THE STORY - In North Dakota, two estranged sisters are driven to extremes when their mother dies, leaving them with one week to pay back her mortgage.
THE CAST - Tessa Thompson, Lily James, Luke Kirby, James Badge Dale & Lance Reddick
THE TEAM - Nia DaCosta (Director/Writer)
THE RUNNING TIME - 105 Minutes
THE GOOD - Strong performances from Tessa Thompson & Lily James along with an impressive directorial debut from Nia DaCosta that focuses on all of the right things.
THE BAD - A little too small in scale and quiet at times to grab everyone's attention.
THE OSCARS - None
THE FINAL SCORE - 7/10
read the FULL REVIEW
By Matt Neglia
Nia DaCosta comes roaring out of the independent filmmaking world with a strong directorial debut in "Little Woods." Her writing and direction are deeply empathetic towards her two protagonists, Ollie and Deb, played by Tessa Thompson and Lily James respectively, that we get sucked right into not just their own personal struggles but the deep-rooted desire within all of us, to simply survive.
Little Woods is a small town located in North Dakota that is caught in the middle of the opioid crisis. There lives Ollie (Tessa Thompson), a single woman who has been illegally selling prescriptions of oxycodone to the locals for years. However, on the last 10 days of her probation, she claims to be out until her estranged sister Deb (Lily James) comes to her with her own problems including an unwanted pregnancy with her ex, no insurance to cover it and a mortgage on their dead mother's home which needs to be resolved in a few days time, or otherwise they will face foreclosure. Despite being adopted and not related by blood, Ollie and Deb both go outside of the law to get enough money to save their mother's home and survive another day.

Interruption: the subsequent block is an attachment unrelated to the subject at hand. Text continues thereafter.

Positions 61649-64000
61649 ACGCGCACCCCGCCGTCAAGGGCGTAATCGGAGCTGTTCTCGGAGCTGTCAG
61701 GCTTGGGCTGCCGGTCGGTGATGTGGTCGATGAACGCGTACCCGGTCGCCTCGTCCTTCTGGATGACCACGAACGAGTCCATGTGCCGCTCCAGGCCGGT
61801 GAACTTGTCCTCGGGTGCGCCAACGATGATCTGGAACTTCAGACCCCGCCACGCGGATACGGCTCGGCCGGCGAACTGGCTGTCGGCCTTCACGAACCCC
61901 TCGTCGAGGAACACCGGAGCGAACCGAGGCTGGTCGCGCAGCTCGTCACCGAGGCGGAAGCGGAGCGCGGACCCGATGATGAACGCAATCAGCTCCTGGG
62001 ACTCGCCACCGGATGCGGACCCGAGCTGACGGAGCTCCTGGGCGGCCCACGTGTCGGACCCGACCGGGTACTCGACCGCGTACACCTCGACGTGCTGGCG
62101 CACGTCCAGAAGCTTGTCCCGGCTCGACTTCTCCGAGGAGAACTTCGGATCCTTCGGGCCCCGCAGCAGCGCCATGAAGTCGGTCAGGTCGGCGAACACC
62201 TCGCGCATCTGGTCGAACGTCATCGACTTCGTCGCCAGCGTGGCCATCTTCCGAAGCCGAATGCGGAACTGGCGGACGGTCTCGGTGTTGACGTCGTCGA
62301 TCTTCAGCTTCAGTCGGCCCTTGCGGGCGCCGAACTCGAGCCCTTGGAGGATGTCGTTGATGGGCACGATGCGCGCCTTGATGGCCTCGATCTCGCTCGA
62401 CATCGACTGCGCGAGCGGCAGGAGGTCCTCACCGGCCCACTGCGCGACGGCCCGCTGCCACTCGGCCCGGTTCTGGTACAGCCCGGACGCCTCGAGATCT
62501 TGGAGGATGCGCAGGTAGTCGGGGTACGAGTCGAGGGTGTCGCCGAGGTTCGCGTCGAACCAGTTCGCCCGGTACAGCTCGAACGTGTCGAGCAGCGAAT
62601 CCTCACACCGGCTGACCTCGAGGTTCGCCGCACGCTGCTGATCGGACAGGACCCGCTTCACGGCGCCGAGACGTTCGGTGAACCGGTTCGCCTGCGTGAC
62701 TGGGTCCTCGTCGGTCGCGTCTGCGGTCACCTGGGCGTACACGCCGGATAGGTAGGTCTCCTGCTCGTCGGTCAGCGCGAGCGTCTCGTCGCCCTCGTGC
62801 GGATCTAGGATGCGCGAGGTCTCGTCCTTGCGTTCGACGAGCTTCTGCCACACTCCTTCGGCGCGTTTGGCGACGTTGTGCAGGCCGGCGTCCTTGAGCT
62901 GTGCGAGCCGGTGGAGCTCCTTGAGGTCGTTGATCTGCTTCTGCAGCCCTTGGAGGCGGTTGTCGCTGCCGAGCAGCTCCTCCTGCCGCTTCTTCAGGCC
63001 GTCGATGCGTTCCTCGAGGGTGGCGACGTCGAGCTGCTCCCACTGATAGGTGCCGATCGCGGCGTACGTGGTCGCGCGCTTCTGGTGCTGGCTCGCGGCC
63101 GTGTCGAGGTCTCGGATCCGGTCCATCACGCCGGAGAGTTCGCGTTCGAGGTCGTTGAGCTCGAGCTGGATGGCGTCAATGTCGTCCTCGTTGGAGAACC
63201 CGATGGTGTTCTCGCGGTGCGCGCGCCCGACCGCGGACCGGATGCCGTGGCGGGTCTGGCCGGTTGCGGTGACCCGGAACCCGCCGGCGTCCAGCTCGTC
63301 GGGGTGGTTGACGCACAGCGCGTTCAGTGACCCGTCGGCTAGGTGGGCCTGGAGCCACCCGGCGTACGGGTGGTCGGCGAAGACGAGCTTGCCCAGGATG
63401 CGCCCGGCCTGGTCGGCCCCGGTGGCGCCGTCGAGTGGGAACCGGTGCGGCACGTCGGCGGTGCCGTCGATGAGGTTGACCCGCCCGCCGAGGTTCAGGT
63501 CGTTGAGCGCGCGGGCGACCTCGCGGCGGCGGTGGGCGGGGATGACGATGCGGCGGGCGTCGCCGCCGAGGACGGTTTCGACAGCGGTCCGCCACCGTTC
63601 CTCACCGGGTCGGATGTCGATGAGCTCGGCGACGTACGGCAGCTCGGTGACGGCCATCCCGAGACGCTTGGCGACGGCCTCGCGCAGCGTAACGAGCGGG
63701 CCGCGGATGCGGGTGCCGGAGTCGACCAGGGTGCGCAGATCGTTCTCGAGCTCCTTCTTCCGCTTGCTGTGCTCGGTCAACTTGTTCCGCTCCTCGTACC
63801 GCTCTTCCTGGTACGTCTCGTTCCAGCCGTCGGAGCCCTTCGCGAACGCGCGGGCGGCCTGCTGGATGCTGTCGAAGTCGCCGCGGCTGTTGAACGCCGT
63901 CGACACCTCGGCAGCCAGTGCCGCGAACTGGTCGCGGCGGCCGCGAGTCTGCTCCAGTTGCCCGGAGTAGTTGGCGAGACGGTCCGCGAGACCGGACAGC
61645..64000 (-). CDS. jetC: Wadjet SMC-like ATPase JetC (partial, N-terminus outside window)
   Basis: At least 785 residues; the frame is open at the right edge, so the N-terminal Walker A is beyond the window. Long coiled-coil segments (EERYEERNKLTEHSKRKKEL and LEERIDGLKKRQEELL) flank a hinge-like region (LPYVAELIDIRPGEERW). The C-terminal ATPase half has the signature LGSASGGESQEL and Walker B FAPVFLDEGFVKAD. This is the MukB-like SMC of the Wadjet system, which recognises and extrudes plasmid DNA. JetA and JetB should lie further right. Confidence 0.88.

Not so much a crime/drug film as one would think, "Little Woods" keeps its story focused not just on its two lead female characters but the environment in which they inhabit. The Little Woods North Dakota town is as much of a character as Ollie or Deb are and DaCosta understands this is needed to make her directorial debut stand out. We can feel the history that each of the characters shares with one another through some very short but deliberate scenes. The writing is clear and expositional in an organic sense, helping to immerse us in the very relatable story DaCosta is putting out there, whether we've been impacted by the opioid crisis or not. We know what it is like to throw yourself down on the line for your family. We know what it is like to feel though as if the systems that are put in place by society to keep everything in order may actually be put in place to push us out. By exploring real-life struggles, DaCosta is able to capture our hearts and our minds and take us into her story with a sure hand.
The performances by Tessa Thompson and Lily James are very strong, as are the brief but effective supporting performances from their male co-stars. The real star though is Nia DaCosta. The performances she gets out of the cast are perfectly balanced and she also shows that she's more than capable of wrangling a great deal of tension and suspense out of their scenes as well. The stakes always feel incredibly high throughout "Little Woods" even though there are no world-threatening stakes with superheroes swopping down in capes ready to save the planet from extinction. DaCosta's story is much more grounded than that which in turn, is able to garner a different kind of emotional investment from the audience.
Although it can be quite small and maybe too quiet at times, "Little Woods" is a startling debut from Nia DaCosta. She has already secured the gig of directing the remake of "Candyman" and with the level of skill we see her employ here in terms of tone, performance, and pacing, I think she has an incredibly bright future ahead of her.